Volume 109, Issue 5, Page 941
Sara E. Arian, M.D., Rebecca L. Flyckt, M.D., Richard Herman, M.D., Hadi Erfani, M.D., Tommaso Falcone, M.D.
To describe and demonstrate ovarian tissue cryopreservation (OTC) as an emerging fertility preservation technique
A 6 year-old female patient diagnosed with aplastic anemia with plan for bone marrow transplantation underwent laparoscopic unilateral oophorectomy in conjunction with surgical procedure for port placement by the pediatric surgeon, followed by cryopreservation of ovarian tissue.
Laparoscopic unilateral oophorectomy followed by ovarian decortication in the operating room, and ovarian tissue freezing prior to undergoing bone marrow transplantation.
Main Outcome Measure(s)
To present principle surgical techniques of ovarian tissue harvesting prior to OTC in pediatric patients, and different surgical techniques for ovarian auto-transplantation of cryobanked ovarian tissue after completion of gonadotoxic treatment and when the patient is ready to conceive.
This video demonstrates the detailed surgical technique for ovarian tissue harvesting. This harvesting can be performed laparoscopically or via mini-laparotomy and can involve a complete oophorectomy versus removing a portion of the ovary (a procedure also known as ovarian decortication).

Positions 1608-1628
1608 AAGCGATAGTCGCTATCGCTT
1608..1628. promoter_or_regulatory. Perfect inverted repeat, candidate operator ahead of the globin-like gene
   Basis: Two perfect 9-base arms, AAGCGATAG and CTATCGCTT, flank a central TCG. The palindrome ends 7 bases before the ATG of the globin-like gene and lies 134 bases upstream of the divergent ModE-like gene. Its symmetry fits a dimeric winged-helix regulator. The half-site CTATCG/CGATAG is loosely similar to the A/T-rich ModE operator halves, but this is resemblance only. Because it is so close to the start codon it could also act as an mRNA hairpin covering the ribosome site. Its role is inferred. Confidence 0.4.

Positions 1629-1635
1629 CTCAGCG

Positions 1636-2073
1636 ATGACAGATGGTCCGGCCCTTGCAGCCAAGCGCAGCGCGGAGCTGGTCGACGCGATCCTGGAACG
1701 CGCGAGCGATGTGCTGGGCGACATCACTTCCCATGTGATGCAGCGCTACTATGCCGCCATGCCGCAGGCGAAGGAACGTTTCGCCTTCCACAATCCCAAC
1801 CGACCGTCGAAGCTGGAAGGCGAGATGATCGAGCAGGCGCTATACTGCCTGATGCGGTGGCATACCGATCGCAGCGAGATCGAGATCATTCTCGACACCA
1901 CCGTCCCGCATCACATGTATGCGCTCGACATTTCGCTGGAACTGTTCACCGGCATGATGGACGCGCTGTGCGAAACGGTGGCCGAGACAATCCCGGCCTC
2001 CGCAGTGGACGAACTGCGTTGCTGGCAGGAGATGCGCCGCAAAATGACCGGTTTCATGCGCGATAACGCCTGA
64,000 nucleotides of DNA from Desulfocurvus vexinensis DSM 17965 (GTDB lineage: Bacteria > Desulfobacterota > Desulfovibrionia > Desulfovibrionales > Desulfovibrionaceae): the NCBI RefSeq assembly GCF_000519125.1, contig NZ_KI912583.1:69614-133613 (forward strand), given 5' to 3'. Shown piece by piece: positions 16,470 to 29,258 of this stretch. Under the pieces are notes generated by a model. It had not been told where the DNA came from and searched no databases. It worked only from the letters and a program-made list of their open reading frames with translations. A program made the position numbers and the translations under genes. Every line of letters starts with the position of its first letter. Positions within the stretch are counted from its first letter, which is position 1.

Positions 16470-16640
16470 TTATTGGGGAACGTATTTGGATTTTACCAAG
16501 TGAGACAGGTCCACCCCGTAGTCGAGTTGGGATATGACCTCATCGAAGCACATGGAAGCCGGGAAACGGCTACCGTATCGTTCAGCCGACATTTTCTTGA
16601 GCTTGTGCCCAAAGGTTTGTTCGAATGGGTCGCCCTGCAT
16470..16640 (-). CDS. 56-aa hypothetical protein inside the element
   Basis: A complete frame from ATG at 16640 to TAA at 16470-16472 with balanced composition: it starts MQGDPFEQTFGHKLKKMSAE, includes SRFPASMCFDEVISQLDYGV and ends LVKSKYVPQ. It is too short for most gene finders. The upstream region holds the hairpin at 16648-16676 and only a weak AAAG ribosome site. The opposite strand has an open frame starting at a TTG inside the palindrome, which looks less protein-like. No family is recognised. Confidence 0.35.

In the prepubertal child, due to the small size of the ovaries, we recommend oophorectomy rather than decortication owing to the small size of prepubertal gonadal tissue. Many young cancer patients can be offered the option of ovarian tissue freezing. This tissue contains immature primordial follicles that can be stored. OTC requires surgical ovarian harvesting followed by cryopreservation of strips of ovarian tissue. The increased number of eggs in prepubertal children underscores the fact that smaller ovarian size in this population does not preclude OTC. At this time, ovarian auto-transplantation is the only option to utilize this stored tissue for fertility preservation. OTC is a relatively new procedure within the area of ART. The overall data from OTC is reassuring and further suggests that cryopreservation of ovarian tissue has the potential to become an established fertility preservation method in the near future.